Faculty Interview Part 2:

Richard S. Bedlack, Jr., MD, PhD, MS

Richard S. Bedlack, Jr., MD, PhD, MS

Richard S. Bedlack, Jr., MD, PhD, MS

Dr. Richard Stanley Bedlack will present A Shifting Paradigm: Translating Research Into Treatment Approaches for ALS on Thursday, September 29, at BRAINWeek 2022, convening September 28-30 at the Red Rock Casino, Resort & Spa.

Dr. Bedlack is an associate professor of medicine & neurology at Duke, chief of neurology at the Durham Veterans Affairs Medical Center, and the director of Duke ALS Clinic. In 2009, Dr. Bedlack founded ALS Untangled—a program to review alternative and off label treatments, with the goal of helping people with ALS make more informed decisions about their treatment. When Dr. Bedlack is not putting smiles on the faces of his patients with his flashy suits, he takes shelter with his two mischievous yet adorable kittens.

Part One of this interview appeared in Gray Matters Issue One and can be read here

Part 2

“We are well on our way to a unified theory of biology that will merge body and environment, brain and mind, genome and microbiomes.”

 — Deepak Chopra

The Microbiome: “over a trillion organisms in our gut”

How can the microbiome manipulate ALS disease progression? How can this information be used when developing ALS treatments? Dr. Bedlack: “I used to be on Twitter and got a lot of ideas for ALSUntangled.com. Now, we just use phone and email.” After reading a tweet on his phone asking about fecal transplants, he assumed the asker was talking about fetal stem cell transplants. But no! They were talking about fecal transplants—transplanting the stool of a healthy person into the colon of a person with ALS. “As I read about this, I was blown away. I had no idea that the microbiome family of organisms in our gut was so large: there are over a trillion organisms in our gut. I had a vague recollection back when I was an intern of the fact that alterations in this family could cause diseases of the gut. I was not aware, however, that in recent years, there is mounting evidence that there is something called a gut-brain axis, where alterations in this family of organisms can affect diseases of the brain.”

Certain organisms may be able to produce neuroprotective substances. For example, butyrate can leave the gut and get into the brain and certain organisms may secrete pro-inflammatory substances, which can possibly accelerate the progression of degenerative diseases including ALS. There are multiple ALS animal models that are based on inserting an abnormal gene into a mouse, fly, fish, or worm. It recapitulates many of the features of human ALS. It has been shown that, simply by changing the composition of the microbiome in these animals, the progression can drastically speed up or slow down.

“Now a bunch of us are racing to be the first to try to really understand if there a difference in the microbiome of people with fast progression or slow progression for these ALS reversals. If there is a difference, is it something that we could manipulate? For example, if there is an identifiable organism, maybe we could make a probiotic and put it into an ALS clinical trial in the future.”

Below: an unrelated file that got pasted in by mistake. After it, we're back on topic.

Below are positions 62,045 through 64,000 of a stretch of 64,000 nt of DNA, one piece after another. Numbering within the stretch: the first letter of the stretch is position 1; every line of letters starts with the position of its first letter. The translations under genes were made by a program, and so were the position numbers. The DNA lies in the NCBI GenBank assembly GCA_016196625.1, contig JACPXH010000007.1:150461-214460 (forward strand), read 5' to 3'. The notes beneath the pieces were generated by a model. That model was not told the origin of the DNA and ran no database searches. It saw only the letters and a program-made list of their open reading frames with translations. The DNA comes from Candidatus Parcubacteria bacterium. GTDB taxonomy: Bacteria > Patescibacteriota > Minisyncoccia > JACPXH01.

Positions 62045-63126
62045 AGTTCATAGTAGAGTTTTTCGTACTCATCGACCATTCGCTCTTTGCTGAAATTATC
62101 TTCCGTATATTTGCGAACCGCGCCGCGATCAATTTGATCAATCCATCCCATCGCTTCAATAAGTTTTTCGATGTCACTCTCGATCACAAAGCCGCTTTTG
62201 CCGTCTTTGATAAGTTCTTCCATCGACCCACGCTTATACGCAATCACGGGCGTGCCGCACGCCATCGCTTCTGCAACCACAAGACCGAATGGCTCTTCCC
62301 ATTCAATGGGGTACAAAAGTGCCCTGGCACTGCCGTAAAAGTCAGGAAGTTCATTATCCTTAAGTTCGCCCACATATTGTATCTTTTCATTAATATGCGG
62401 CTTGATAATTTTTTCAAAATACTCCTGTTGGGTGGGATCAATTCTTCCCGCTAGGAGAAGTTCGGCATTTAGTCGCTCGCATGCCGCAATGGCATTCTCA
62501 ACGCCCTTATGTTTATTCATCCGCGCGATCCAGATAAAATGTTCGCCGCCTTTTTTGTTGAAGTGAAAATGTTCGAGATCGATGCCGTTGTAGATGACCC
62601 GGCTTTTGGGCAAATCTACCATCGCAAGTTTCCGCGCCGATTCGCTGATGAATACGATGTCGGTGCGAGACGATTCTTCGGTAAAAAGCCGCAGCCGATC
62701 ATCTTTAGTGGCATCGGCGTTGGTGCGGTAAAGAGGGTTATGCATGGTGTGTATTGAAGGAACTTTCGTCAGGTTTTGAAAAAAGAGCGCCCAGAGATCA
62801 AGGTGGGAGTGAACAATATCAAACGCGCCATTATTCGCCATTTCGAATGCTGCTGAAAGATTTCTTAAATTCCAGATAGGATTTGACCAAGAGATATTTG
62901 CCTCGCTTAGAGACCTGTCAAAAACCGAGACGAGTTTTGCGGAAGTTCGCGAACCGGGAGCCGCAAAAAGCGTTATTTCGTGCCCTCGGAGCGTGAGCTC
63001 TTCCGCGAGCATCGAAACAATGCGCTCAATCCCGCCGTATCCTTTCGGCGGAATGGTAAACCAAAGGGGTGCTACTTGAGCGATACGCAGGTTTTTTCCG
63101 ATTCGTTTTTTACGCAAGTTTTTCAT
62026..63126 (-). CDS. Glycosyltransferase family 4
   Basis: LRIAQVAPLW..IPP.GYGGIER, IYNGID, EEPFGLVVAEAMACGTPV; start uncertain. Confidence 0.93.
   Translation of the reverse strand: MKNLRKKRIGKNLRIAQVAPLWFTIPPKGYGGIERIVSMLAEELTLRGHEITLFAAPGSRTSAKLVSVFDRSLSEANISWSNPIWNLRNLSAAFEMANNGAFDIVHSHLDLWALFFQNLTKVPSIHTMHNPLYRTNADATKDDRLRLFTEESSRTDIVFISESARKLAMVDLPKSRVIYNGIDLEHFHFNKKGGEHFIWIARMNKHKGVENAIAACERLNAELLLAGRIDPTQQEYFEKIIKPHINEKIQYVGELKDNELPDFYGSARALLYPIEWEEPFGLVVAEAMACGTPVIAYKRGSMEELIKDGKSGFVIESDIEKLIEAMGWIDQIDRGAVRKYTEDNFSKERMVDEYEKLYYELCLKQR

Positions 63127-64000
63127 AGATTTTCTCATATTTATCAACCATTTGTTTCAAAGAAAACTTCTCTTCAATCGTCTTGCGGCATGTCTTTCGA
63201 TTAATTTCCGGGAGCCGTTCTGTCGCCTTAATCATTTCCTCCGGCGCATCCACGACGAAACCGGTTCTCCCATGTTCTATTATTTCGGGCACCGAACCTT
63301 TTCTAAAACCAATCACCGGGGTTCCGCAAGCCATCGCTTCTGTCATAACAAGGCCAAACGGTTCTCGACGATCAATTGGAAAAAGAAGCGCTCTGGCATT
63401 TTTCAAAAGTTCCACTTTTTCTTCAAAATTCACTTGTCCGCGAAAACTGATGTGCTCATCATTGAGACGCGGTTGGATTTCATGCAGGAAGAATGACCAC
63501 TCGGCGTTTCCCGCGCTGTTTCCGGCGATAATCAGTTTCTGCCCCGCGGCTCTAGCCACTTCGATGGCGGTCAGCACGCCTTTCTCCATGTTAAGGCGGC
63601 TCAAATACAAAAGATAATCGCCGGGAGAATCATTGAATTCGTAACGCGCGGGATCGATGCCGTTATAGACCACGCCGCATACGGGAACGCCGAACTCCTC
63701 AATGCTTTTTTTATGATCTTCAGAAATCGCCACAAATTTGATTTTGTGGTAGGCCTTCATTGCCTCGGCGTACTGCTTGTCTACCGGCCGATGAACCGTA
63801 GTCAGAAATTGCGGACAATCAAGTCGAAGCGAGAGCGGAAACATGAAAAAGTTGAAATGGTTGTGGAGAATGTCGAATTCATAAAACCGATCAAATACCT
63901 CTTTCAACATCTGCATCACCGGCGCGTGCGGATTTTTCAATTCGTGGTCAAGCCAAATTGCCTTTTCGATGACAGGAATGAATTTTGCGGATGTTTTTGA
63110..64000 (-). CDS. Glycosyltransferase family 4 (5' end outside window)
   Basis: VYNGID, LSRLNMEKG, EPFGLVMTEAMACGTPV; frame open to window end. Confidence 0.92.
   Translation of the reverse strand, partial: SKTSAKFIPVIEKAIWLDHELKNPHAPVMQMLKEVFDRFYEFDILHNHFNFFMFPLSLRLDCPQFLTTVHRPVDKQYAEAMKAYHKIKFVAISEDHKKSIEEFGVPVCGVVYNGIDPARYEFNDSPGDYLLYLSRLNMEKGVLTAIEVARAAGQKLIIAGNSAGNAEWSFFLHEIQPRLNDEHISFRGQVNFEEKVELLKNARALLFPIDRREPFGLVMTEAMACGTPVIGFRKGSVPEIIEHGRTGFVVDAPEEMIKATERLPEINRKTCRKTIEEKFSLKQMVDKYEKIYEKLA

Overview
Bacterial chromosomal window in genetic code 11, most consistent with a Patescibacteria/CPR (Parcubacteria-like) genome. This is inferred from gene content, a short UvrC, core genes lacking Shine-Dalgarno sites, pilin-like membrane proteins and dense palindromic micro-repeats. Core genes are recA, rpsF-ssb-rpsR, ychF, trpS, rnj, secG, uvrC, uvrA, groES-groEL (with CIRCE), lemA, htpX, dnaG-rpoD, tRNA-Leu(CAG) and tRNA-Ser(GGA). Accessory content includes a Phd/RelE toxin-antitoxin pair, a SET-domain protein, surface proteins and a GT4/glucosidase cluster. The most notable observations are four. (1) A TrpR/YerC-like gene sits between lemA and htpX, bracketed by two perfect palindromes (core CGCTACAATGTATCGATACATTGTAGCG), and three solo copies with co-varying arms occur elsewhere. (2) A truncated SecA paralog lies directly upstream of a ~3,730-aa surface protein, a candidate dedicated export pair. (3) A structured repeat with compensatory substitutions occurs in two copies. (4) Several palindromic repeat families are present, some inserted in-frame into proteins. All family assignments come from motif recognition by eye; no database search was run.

Treatment: Tips & Suggestions

Dr. Bedlack recommends that clinicians who treat ALS regularly go to meetings such as the Northeast ALS Consortium, Motor Neuron Disease Association, and American Academy of Neurology to keep up to date on treatment options and new findings. “Beyond attending meetings, I’ve seen 3,500 people with ALS in the last 21 years. People with these diseases, they’re terrified. These are terrifying diseases. I’ve got a family member with a neurodegenerative disease. I’m terrified.”

What can help? Something not found in a textbook. The importance of the following:

  • Optimism:
    • Providers can convey a sense of being proactive and hopeful and not cause the patient any additional gloom and doom.
  • Responsiveness:
    • People have questions. They have problems. They don’t expect or want to wait too long to receive a reply from a doctor. If a patient sends an email saying, “I’m having trouble. I’ve got too much saliva. I’m choking on it, what can we do?” and it’s a week before they get an answer, that’s unacceptable. People with these diseases need a response within 24 hours.
  • Respect:
    • Practitioners need to be respectful of a patient’s ideas. Nobody cares more about their disease than they and their families do, and they may have different ideas about treatment. Rather than being paternalistic, be flexible. Be armed with information and ready to engage in shared decision making. The website ALSuntangled.com covers topics/treatments about which it states, “This doesn’t look very promising at all, and we don’t recommend that people do it.” However, that doesn’t mean everyone agrees. There may be somebody who wants to try the treatment and wants help in doing so. “If I feel like supporting a treatment is not particularly risky compared to what else is going to happen to the patient, then I’ll support it.”